Planning and Managing Business Development in Professional Services Firms – Digest of PACE Research

bdIn this report, The PACE Partners LLP – a firm that specialises in leadership, business development and client relationship management for professional services firms – provides comparative information on how participating firms perform in the implementation and application of business development and client management processes – in eight key areas. The report also provides the different sectors of the professional services marketplace with a picture as to how, in this area of business management, they compare with each other. In addition it provides comparative information on:
  • the (relative) importance of the different processes in each area;
  • the biggest barriers to implementing these processes;
  • the ways in which these barriers have been overcome;
  • the benefits firms have gained as a result of having the processes in place and working; and
  • the proportion of fee earners who should be – and the proportion who actually are – involved in business development, and how good they are in this area.
Responses were incorporated only if:
  1. the response represented the views of a senior individual who could portray the picture of the whole firm, or
  2. the response represented the views of a senior individual who could portray the picture for a significant division or sector of their firm.
The participating firms are based in a number of parts of the world, including the UK, the USA, Central America, Western Europe, Central and Eastern Europe, Asia and Australia. The total fee income generated by all of the firms involved in the survey amounts to approximately £17.5bn. It is acknowledged that all conclusions reflect the input data provided to The PACE Partners LLP and that the data is based on the perceptions of respondents. Amongst the key findings, the study shows that:
  1. Only two thirds of those who should be involved in proactive business development are actually involved. Additionally, only one third of those who should be involved are perceived to be ‘good’ to ‘excellent’ in this role. This ranges from one fifth in Consulting Engineering and Law to a half in Accountancy. These statistics imply, amongst other things, that a number of the processes that help to ensure that the right level of effort is being invested in business development – by people with the right skills – are missing.
  2. Indeed, where processes have been introduced and implemented respondents describe significant benefits to their firms. The most important of these are real financial benefits, including increased fee income and profitability, better and more profitable clients and increases in market share. Other benefits include improved reputation and client relationships, increased skills in, and motivation towards, business development, greater team-working and co-operation within the firm and a stronger reputation for the Business Development and Marketing team. Executive summary (continued)
  3. In order to implement these processes respondents have had to overcome significant barriers. These barriers include the strong sense of individuality in senior fee earners, the unwillingness of many to change, the complexity of organisations organised in a number of disparate practice areas, lack of time and other resources, lack of strong management and leadership and a lack of skills in fee earners and/or in the BD team.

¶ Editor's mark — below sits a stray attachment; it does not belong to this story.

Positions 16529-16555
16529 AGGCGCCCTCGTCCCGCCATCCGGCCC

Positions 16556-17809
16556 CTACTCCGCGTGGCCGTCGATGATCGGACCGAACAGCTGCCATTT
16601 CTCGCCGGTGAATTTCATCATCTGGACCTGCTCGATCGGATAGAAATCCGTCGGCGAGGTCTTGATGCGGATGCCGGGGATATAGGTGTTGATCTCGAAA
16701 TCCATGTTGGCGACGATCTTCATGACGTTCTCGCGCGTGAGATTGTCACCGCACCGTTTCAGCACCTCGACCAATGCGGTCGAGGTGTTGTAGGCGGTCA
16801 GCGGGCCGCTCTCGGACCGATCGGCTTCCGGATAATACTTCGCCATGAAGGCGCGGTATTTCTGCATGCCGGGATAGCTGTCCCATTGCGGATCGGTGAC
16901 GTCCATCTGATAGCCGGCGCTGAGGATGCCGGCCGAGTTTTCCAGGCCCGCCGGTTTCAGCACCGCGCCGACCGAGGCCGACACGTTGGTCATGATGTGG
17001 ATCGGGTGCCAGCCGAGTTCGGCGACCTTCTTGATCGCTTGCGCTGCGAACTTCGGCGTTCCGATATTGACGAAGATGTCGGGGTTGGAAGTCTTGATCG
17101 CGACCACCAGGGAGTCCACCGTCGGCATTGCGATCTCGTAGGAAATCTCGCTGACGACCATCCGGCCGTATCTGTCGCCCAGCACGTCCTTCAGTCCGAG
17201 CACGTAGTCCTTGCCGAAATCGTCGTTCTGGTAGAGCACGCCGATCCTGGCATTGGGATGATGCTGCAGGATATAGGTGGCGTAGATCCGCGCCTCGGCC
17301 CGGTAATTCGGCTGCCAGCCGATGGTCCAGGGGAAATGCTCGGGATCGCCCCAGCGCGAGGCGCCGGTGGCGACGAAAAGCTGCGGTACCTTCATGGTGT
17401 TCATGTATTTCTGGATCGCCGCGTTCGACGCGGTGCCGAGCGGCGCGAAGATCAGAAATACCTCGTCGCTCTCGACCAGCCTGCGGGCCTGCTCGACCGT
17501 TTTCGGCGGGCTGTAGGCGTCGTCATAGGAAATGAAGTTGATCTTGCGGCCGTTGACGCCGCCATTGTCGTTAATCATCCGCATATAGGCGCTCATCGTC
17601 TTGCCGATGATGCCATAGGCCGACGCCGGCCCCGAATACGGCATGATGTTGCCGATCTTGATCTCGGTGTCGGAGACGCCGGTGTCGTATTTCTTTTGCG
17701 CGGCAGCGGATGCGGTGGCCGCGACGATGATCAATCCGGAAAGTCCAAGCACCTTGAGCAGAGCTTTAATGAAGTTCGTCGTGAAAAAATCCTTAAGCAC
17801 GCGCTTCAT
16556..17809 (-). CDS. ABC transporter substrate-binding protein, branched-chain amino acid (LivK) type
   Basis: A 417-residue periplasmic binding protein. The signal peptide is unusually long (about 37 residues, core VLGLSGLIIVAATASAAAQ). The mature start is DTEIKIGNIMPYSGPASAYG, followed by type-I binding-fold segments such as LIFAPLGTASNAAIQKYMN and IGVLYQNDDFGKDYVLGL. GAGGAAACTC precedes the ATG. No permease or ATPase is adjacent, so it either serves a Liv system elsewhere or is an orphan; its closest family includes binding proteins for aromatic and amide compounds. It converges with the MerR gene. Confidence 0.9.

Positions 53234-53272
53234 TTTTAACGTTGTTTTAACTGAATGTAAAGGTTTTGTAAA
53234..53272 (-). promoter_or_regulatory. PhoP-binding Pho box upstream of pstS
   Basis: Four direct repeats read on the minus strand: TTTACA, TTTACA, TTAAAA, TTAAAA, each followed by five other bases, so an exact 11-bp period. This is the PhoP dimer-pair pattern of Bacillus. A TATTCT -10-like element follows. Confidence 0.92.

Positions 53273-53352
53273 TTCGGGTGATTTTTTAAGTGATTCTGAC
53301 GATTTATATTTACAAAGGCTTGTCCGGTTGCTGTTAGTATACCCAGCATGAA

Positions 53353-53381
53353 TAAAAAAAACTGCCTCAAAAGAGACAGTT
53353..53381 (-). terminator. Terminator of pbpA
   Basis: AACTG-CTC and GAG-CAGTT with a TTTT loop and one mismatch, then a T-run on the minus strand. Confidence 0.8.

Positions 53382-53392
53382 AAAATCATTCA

4. The experience of the respondents makes it clear that the secrets of success in overcoming these barriers include strong, supportive, committed leadership by senior management, a small number of influential champions, robust leadership of the implementation of the new processes, a focus on maintaining momentum and commitment, strong leadership of and by the BD team and training. Interestingly five of those six ‘secrets of success’ involve leadership!
  5. A striking result of the survey is the consistency of views among respondents in all disciplines with regard to the importance of having, and using, the right processes across the whole business development cycle. Every one of the eight core areas is seen to be vital by all disciplines. This is perhaps understandable in the light of the benefits described above and of the very real challenge in getting enough skilled people focused on business development in today’s competitive environment.
  6. The performance of the firms included in our survey in each of the process areas – and in each of the statements that underpin those areas – is, as one would expect, variable. The total ‘scores’ achieved, out of a maximum of 96, range from 86 to 7! Overall, law firms perform significantly worse than their counterparts in the other disciplines, which may account for them experiencing the steepest decline from the percentage of fee earners who should be involved in business development through those who actually are to those who are at least ‘good’ in this part of their role.
  7. The strongest performance for respondents as a whole is in the management of clients and in the leadership of senior management. The weakest scores came in areas that focus on ensuring fee earners understand, and are good at, business development and in having the processes that enable fee earners to plan their business development efforts well and to balance their time between the demands of fee earning work and business development. Obviously weaknesses in these areas could fatally undermine the effectiveness of sound processes that may be in place in other areas.
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